Here is a graphical display of the course of the player tallies throughout the 2019–20 season.
There were a lot of players in the mix in the early matches,5 before Ninković and Brattan pulled ahead. Both players consistently picked up points across the rest of the season, but Bratts picked up the bigger scores more often and stayed ahead. Ninković was actually within touching distance once it was confirmed that he was joining the ACL squad,6 and it was looking possible until Brattan’s return from injury against Shanghai SIPG sealed the deal.
Other stats and final words
Brattan becomes the fourth player to win this award in their first season with the club, after Alessandro Del Piero (2012–13), Filip Hološko (2015–16) and Adrian Mierzejewski (2017–18). He is just the third Australian to win it in the nine seasons, but the fact that he was born in England continues a remarkable trend: Nick Carle remains the only Australian-born player to win it.7
Ninković fell just short of becoming the first back-to-back winner of the award, but amazingly, he continued his streak of having finished in the top 3 in every one of his five seasons with Sydney FC.
The player who was awarded the highest average number of votes in a single match8 this season was Alexander Baumjohann, in the Round 16 away win over Melbourne Victory. ABJ picked up 60 votes from the 15 voters, for an average of 3.33. He was actually sent off in injury time of that match for a tussle with Leigh Broxham, becoming the second player to get SFCU MOTM and a red card in the same match, after Filip Hološko did it against Perth in 2015–16.
Funnily enough, the match for which voters were least decisive9 was the one before that: the Round 14 away win over Newcastle. Nine of the eleven starters got votes,10 and we saw a tie between Kosta Barbarouses and Anthony Cáceres for third place.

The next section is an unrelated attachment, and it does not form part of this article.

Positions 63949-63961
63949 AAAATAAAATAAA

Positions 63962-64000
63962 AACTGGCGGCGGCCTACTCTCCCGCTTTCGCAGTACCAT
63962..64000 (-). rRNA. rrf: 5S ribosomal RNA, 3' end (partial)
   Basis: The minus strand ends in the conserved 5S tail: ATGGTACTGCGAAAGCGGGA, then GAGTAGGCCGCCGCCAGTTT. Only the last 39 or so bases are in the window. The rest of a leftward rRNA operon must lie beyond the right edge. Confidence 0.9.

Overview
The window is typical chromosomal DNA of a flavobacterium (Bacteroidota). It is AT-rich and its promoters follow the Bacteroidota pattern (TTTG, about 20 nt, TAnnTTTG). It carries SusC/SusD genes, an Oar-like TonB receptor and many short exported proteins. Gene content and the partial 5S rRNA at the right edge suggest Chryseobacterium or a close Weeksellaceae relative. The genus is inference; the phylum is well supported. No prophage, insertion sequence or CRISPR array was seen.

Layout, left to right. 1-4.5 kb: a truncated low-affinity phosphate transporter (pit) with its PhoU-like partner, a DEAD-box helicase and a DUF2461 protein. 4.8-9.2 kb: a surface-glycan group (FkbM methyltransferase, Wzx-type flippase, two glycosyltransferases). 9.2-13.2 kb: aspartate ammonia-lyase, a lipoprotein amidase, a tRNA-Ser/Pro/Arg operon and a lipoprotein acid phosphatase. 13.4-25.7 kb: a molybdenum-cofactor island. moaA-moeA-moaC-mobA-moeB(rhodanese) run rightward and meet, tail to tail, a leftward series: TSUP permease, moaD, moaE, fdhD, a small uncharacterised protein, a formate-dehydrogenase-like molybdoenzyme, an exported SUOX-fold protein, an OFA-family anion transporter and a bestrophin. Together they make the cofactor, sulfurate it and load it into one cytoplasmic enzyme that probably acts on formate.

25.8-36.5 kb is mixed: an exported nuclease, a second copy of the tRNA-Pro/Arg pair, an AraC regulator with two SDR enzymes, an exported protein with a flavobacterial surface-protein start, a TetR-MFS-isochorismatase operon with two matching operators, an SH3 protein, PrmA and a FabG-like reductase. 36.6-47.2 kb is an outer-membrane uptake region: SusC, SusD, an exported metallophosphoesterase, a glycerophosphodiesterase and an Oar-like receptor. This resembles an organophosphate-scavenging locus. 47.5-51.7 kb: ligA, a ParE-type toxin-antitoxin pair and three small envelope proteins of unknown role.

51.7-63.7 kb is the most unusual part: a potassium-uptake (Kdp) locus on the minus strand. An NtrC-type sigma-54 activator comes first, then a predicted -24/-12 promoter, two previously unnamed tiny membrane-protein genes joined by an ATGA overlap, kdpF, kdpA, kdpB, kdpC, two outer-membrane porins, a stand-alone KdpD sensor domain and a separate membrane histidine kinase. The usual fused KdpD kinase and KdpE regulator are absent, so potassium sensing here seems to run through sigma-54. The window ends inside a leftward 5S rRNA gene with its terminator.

That was the last (half) point that Barbarouses scored for the rest of the season, in fact, he hardly got any votes after that match. Despite making 21 further appearances, starting in 18 of them, his next highest tally was only good enough for equal-fifth: an average of 0.45 votes against Western Sydney, and he didn’t pick up a single vote in 12 of those matches.
Speaking of not many points, you have to look down to 18th and 19th places to find our regular centre halves, Alex Wilkinson and Ryan McGowan. McGowan didn’t get a single top 3 placing all season, while Wilko only had one third-place finish, which he shared with Ninković and so only got half-a-point for his season tally. It’s a big drop from his tallies of 9 (2016–17, 7th), 16.8 (2017–18, 4th) and 6.3 (2018–19, 9th), but the captain can probably feel a little unlucky: he got the fourth-most votes on 9 occasions, and the fifth-most a further 9 times, just missing out on points.
We only had one player win MOTM on their Sydney FC debut this season,11 Calem Nieuwenhof becoming the ninth player to do so, after Vedran Janjetović, Alessandro Del Piero, Saša Ognenovski, Tom Heward-Belle, Danny De Silva, Adam Le Fondre, Joel King and Reza Ghoochannejhad. He actually won it again in his second appearance, joining ADP12 and Ogmonster in an exclusive club.
Finally, thanks a lot to everyone who casted a vote this season: this obviously couldn’t exist without you. But it also couldn’t exist without Grant, the man behind the excellent SFCU community13, and James, who set up the voting system that goes up on the front page of the site after every match.
- It’s not the first time the club didn’t have an end-of-season ceremony: no awards were presented at all after the 2010–11 season.
- e.g. All 6 to one player, 1 point to six different players, a typical 3-2-1, etc.
- These points are shared in the case of ties.
- Only three of them were behind Brattan
- There were six different MOTMs in the first eight matches.
- He was initially left out, but a foreign spot opened up upon Adam Le Fondre’s departure.
- The only other Australian winner, Vedran Janjetović, was born in Croatia.
- Remember that this is only relative to the other players in the same match: it is not an absolute measure of the quality of the performance. So I would describe it as “most outstanding” rather than “best”.
- As determined by the smallest sample standard deviation: that is, where the most players are not far from the average number of votes.
- and Baumjohann was not one of them!
- after there were five in 2018–19
- who won it in his third as well
- Join the SFCU Patreon to show your support, if you can